One-on-one with Jeremy Haefner




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Photo by A. Sue Weisler

Jeremy Haefner, provost and senior vice president for academic affairs, provides insights into RIT’s aspiration to become an “Innovation University” during an interview with University News Director Paul Stella.

Question: You have identified “Innovation” as one of the university’s priorities. How is that being addressed in changes to RIT’s curriculum?


Answer: Innovation and creativity are integrated into our mission, vision and strategic plan, so my hope is to align our curriculum in support of realizing RIT as an innovation university. To understand how a full integration of innovation into our curriculum might impact our university, it helps if we break this notion down into three central components. First, we must strive to graduate students who understand how innovation takes place and are enthusiastic to innovate. These “innovation receptive” students share a T-shaped perspective. The vertical portion of the “T” represents a depth in field–this is the expertise developed in a particular discipline that results in a level of confidence necessary to innovate and be creative. 
 But equally important is the horizontal breadth of knowledge that we give our students. This leads to awareness and intelligence required for collaborative activity that crosses disciplines and encourages teamwork among a range of peers.
 Next, we must ask the faculty to embed innovation into each program, and the upcoming semester conversion provides us that opportunity. We are all proud of the fact that last spring the Academic Senate voted to include innovation and creativity into the learning outcomes of our general education. In March, we began a process of developing the RIT Academic Program Profile, which is an organic document that captures the core characteristics we want all our programs to imbue. This profile is critical in redesigning our programs to include innovation and creativity. 
 And, finally, we have to unleash the spirit of innovation. Our students are clamoring for that, and often the rigidity of our academic structure stands in their way. We must allow students to bring forth their ideas and then provide them the freedom necessary to bring those ideas to life. 


Q: How has the Center for Student Innovation enhanced students’ learning opportunities?


A: The Center for Student Innovation has raised awareness to the opportunities for innovative activity here on campus. For example, last fall, RIT’s first-year students were provided access to the center through the First Year Enrichment program. Students toured the facility and were even challenged to help improve a project already in progress.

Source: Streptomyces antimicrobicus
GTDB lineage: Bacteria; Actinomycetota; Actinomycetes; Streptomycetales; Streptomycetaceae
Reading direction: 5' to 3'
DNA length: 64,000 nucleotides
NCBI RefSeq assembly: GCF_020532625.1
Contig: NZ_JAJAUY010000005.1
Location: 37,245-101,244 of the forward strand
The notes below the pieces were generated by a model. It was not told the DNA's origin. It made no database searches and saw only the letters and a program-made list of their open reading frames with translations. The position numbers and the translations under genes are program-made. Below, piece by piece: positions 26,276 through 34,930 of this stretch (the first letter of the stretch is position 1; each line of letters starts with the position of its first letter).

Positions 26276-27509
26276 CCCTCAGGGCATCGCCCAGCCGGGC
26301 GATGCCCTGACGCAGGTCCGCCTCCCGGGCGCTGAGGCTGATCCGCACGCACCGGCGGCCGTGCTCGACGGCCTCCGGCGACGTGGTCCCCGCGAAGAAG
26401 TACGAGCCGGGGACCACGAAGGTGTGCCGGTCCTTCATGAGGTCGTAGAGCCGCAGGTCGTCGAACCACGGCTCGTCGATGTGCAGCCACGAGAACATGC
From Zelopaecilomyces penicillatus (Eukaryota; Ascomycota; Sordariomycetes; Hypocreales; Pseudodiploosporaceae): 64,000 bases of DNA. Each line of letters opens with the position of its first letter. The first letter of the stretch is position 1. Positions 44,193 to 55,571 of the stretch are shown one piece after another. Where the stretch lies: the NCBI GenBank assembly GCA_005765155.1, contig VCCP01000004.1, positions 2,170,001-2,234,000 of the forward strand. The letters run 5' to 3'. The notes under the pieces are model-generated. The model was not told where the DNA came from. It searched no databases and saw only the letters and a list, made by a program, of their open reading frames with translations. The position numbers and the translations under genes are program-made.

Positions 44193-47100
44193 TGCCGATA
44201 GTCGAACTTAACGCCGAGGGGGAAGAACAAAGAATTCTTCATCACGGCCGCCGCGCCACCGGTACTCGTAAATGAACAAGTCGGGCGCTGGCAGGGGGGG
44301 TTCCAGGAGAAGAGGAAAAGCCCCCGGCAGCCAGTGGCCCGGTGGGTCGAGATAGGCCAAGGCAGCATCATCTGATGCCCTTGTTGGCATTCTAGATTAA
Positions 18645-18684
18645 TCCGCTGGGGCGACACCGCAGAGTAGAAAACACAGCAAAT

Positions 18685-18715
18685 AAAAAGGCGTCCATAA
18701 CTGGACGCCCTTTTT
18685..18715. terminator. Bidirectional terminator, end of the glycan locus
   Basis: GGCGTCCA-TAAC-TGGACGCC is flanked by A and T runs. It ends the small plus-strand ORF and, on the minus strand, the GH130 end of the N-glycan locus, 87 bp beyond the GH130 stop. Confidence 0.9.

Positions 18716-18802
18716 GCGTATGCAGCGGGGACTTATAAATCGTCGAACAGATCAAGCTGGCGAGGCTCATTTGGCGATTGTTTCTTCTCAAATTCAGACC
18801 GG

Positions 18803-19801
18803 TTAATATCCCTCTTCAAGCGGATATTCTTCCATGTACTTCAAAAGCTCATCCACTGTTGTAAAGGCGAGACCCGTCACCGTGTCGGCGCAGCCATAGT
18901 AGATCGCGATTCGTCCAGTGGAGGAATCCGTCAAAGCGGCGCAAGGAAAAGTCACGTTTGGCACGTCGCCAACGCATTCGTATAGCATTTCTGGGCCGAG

In addition, CSI serves as a pipeline to RIT’s Simone Center for Innovation and Entrepreneurship, further enhancing the level of resources available to students looking to engage in this type of activity. 
 Ultimately, it is my hope that CSI becomes the venue for a senior capstone initiative. Student teams, made up of individuals from every one of our colleges, would collaborate on projects with broad societal implications. Some may even offer the potential for commercialization. I look forward to the day when a group of students from a variety of disciplines walks through the CSI doors with a novel idea for the next generation Google and makes it happen. 


Q: In what ways has the faculty advanced RIT’s innovation agenda?


A: Our own faculty members are innovators and artists themselves. But they do more than their own innovation—they in fact mentor our students to become innovators themselves. They are enablers for our students and, through the ways they organize the teaching and learning process, the students develop their skills and confidence to create. We see this in abundance during the Imagine RIT festival. Any time you have faculty working alongside students, you have grassroots leadership that enhances the overall drive for innovation.
 In addition, faculty members serve as the primary drivers for moving our innovation curriculum forward. How they design the curriculum to encourage innovation will be critical, and I am excited to see how our faculty will make this happen. 


Q: Is inclusiveness an important aspect of innovation?


A: The key to innovation is that it must be inclusive. The more ideas and potential solutions are brought to the table, the greater potential you have for achieving success. That’s why we are focused on creating a multi-perspective environment as part of our innovation curriculum. Collaboration between students from various disciplines is critical, but so is the opportunity to incorporate the perspectives of individuals from differing backgrounds. This helps to ensure the greatest impact. 


Q: How will these changes better prepare students for success beyond RIT?


A: If we prepare students for the T-shaped profile I have described, they will enjoy the confidence that comes from the in-depth knowledge gained from studies within their chosen field. But we also provide them with a breadth of awareness that is gained by exploring areas outside of their major and by collaborating with peers representing a wide range of disciplines. 
 This serves as a recipe for success in the 21st century. The confidence of their skills and the awareness of the world around them will make our graduates ”innovation receptive.” With these characteristics, our students will do great things.

201005/haefner.jpg

Photo by A. Sue Weisler